The short fiction of modernist author Katherine Mansfield, in particular her work written during World War I, provides a distinctive glimpse into the civilian culture of war. Mansfield uses food imagery in her writing to accentuate a shifting sensibility and profoundly emotional response to her own experience of the war. Embedded throughout her letters, notebooks, and short fiction written during and soon after the Great War, are references to food, especially to meat. Mansfield's food imagery and her artistic manipulation of the act of consuming food politicizes her work and compels a reconsideration of several pieces of short fiction which engage the event of war.
“Mais vous savez, c'est un peu degoutant, ça”: Katherine Mansfield, Food, and the Indiscretions of the Great War
Tracy Bilsing is Associate Professor of English at Sam Houston State University in Huntsville, Texas. Her scholarly and pedagogical interests include Kipling, Woolf, Mansfield, Lawrence, and other World War I–era British authors. She has published on a range of topics (literary and visual) with war as a backdrop: the use of WWII airplane nose art as propaganda; the break in the masculine community because of WWI in Lawrence's short fiction; and Kipling's deeply fractured sentiments about the Great War.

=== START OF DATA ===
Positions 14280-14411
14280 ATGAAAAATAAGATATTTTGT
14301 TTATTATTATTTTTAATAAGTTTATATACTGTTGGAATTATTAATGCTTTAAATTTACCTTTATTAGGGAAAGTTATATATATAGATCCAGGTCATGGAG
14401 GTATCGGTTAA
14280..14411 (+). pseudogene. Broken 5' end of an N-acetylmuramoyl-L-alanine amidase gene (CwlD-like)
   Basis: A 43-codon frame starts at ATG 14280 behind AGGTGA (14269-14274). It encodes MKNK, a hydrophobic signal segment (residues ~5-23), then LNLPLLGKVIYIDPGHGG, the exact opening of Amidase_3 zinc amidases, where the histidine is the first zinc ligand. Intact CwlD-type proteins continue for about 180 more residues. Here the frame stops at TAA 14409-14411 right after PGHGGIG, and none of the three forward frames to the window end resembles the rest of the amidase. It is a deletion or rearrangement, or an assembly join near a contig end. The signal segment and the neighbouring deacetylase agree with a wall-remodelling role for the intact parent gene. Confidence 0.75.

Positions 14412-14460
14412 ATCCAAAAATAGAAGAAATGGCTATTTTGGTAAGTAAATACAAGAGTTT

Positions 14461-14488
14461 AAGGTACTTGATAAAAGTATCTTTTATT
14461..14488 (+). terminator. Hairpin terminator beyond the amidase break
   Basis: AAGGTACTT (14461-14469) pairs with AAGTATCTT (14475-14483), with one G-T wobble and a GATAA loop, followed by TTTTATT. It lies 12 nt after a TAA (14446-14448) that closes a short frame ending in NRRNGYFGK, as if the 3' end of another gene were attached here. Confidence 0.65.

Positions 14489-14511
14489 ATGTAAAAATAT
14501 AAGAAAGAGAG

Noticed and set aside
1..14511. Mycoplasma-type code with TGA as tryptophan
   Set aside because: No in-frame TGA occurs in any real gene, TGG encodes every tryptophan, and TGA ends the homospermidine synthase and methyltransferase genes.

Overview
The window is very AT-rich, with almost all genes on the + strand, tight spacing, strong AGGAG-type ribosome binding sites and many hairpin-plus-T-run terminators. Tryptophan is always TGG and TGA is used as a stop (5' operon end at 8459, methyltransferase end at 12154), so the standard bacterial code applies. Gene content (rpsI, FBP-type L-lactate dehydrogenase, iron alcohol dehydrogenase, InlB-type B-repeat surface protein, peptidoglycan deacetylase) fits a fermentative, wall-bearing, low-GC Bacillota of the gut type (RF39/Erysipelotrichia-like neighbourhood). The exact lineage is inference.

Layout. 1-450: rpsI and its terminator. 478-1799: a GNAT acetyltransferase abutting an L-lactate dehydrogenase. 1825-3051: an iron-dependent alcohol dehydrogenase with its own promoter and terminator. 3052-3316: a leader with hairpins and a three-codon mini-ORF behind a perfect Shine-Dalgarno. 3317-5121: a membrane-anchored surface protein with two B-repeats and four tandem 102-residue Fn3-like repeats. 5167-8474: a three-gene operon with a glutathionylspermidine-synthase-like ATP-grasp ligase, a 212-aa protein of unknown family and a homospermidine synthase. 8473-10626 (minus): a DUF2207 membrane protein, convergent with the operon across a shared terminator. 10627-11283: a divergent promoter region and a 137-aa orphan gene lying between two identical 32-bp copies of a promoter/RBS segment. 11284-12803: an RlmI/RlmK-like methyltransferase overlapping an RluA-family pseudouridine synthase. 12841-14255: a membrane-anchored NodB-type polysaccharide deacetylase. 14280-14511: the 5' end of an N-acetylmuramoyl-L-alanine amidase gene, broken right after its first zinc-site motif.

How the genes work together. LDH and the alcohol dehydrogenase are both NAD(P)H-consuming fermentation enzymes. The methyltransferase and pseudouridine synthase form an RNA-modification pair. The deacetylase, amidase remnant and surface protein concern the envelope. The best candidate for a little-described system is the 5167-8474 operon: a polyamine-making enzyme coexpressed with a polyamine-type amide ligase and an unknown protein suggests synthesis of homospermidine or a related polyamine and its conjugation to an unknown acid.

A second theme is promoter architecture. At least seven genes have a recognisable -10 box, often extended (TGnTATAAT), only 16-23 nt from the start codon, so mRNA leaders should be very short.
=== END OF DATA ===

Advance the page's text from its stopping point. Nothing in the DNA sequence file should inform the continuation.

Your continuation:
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Tracy Bilsing; “Mais vous savez, c'est un peu degoutant, ça”: Katherine Mansfield, Food, and the Indiscretions of the Great War. Gastronomica 1 November 2015; 15 (4): 50–58. doi: https://doi.org/10.1525/gfc.2015.15.4.50
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